“I'm playing Runescape here.”
Roger watched Sean, in a T-shirt and jeans, sitting at Roger's computer. "So... no fresh ideas on how to find the thief?”
“I'm waiting for an e-mail back from the superheroes I know online. I'm hoping someone can come up with something for me because I'm tapped out. I tried staking out the comic book store. I tried hanging out in the store to flush out the thief. I tried learning what I could about the issues that were taken to see if there was something they all had in common a collector would want them for, but they all seemed to be random thefts.”
“Are you giving up?”
Sean sighed. “I'm a superhero, not a private investigator. I'm no good at this. What I'm good at is helping newbies on Runescape. These kids are trying to do the second quest now.”
“Is that really as important?”
Sean pushed his chair away from the computer and let his frustration show in his voice. “Well, what do you want me to do, Rog? Have you got any ideas?”
Roger just shrugged. “Just seems like we ought to be doing something.”
“I know,” Sean said. He still sounded frustrated, but not with Roger. “I know.”
Unsure of what else to say, Roger stepped into the hallway when his cell phone rang. They both recognized it as Lauren's ringtone. “Hey hon!” Roger said into the phone.
“Uh-huh. Yeah, Sean’s here. The Daily Herald? No, we don't get that here.”
"Who reads newspapers anymore?” Sean asked.
“Lauren says there's an article you need to see in the local news section.”
Sean perked up. “Would that be on their website?” he asked, pulling his chair back up to the computer.
Roger asked Lauren. “She says she doesn't know.”
Sean started typing, but stopped abruptly. “You know who gets the Herald – Jim! Hold on...” Sean said and he jumped out of his chair and sprinted down the hall for the front door. He flung open the front door and confirmed what he had remembered from earlier that morning – their next-door neighbor had not picked up his Herald yet. It still sat at the end of his driveway in its plastic sheath.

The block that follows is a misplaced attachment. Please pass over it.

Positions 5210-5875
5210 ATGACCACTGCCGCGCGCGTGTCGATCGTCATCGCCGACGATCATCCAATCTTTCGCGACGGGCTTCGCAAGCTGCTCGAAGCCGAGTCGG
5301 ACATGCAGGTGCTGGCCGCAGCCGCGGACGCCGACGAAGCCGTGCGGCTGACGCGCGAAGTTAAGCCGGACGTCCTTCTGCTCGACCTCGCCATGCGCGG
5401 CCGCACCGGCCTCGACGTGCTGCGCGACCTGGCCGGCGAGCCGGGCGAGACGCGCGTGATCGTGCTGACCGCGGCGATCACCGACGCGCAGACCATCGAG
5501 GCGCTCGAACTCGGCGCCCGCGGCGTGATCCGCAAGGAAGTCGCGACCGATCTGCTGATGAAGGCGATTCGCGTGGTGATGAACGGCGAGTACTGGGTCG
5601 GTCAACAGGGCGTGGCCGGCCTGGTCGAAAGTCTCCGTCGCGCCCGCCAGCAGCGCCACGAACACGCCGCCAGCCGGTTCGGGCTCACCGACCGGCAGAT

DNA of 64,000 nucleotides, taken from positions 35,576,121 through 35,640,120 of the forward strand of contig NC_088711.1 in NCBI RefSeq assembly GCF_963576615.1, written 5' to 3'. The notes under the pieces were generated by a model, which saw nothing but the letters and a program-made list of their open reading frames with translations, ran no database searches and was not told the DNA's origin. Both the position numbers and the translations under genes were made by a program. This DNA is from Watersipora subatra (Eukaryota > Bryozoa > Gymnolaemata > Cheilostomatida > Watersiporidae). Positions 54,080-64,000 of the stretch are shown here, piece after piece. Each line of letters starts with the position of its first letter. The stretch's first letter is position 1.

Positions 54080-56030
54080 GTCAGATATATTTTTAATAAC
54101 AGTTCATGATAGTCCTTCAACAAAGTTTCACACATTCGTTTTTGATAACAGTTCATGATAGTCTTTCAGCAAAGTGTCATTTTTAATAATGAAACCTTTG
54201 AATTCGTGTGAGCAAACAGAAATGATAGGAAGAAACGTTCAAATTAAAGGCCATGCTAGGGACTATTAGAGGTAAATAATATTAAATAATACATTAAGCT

“We owe Jim a newspaper,” Sean said as he came back inside with the paper. He dumped the contents onto the floor and pulled the sections apart until he found the local news. He scanned the front page in a second and shouted, “Rog, come on!” as he ran back to the front door with the paper in hand.
“Whoa!” Roger cried in surprise. “What did it say?”
“No time!” Sean said as he paused at the door. “You can read the article in the car! Come on!”
With that, Sean was gone. Roger could hear him already out in the driveway. Sean stood at the driver's side door of Roger's 2000 Ford Taurus, shouting, “Toss me the keys! I'll drive! You read!”
Roger surrendered to Sean’s sense of urgency and complied. He slumped down in the passenger seat just in time to get the newspaper thrust in front of him.
Sean squealed the tires as he peeled out of the driveway. “Did you read it yet?” he asked.
“You know you’re not insured to drive this car,” Roger answered.
“Just read it, will you?” Sean asked as they left Jill’s street, heading west for Elgin.
“I’m reading, I’m reading…” Roger said. “For the fourth night in eight days…” he read out loud, “…a graffiti artist has been taunting Elgin’s resident superheroes.” Roger read more intently now, as the importance of this began to dawn on him. “Following three nights of challenging Captain Amazing to catch him, last night’s challenge was instead to… Stardust.”
“Have you told anyone I changed my superhero name to Stardust?” Sean asked.
“No. Well, Lauren, but nobody else. And I don’t think she likes to talk to anyone about you.”
“The bridge the last graffiti was on is under Route 20. If we’re lucky, they haven’t painted over it yet.”
They drove for a few minutes in silence. Roger thought about something and then asked, “You read the whole article that fast?”
“Yeah,” Sean said. “I’ve been reading a lot faster lately. Maybe that’s another superpower. Have you got the number for Tony’s store on your phone? Call him and ask if he’s told anyone about Stardust.”
There were several places where Route 20 was supported by bridges. One such place was where it passed over Route 25. There were residential houses on the north side of the intersection and businesses on the south side. Sean parked on the south side, in a gas station parking lot, and then they both ran up to the bridge.
“No sign of it on this side!” Sean said. He raced ahead, balancing on the curb of the road where it ran under the bridge as cars drove past him.
Roger followed more slowly, raising a hand to his uncovered ear so he could hear Tony on his cell phone better.
“It’s on this side!” Sean shouted.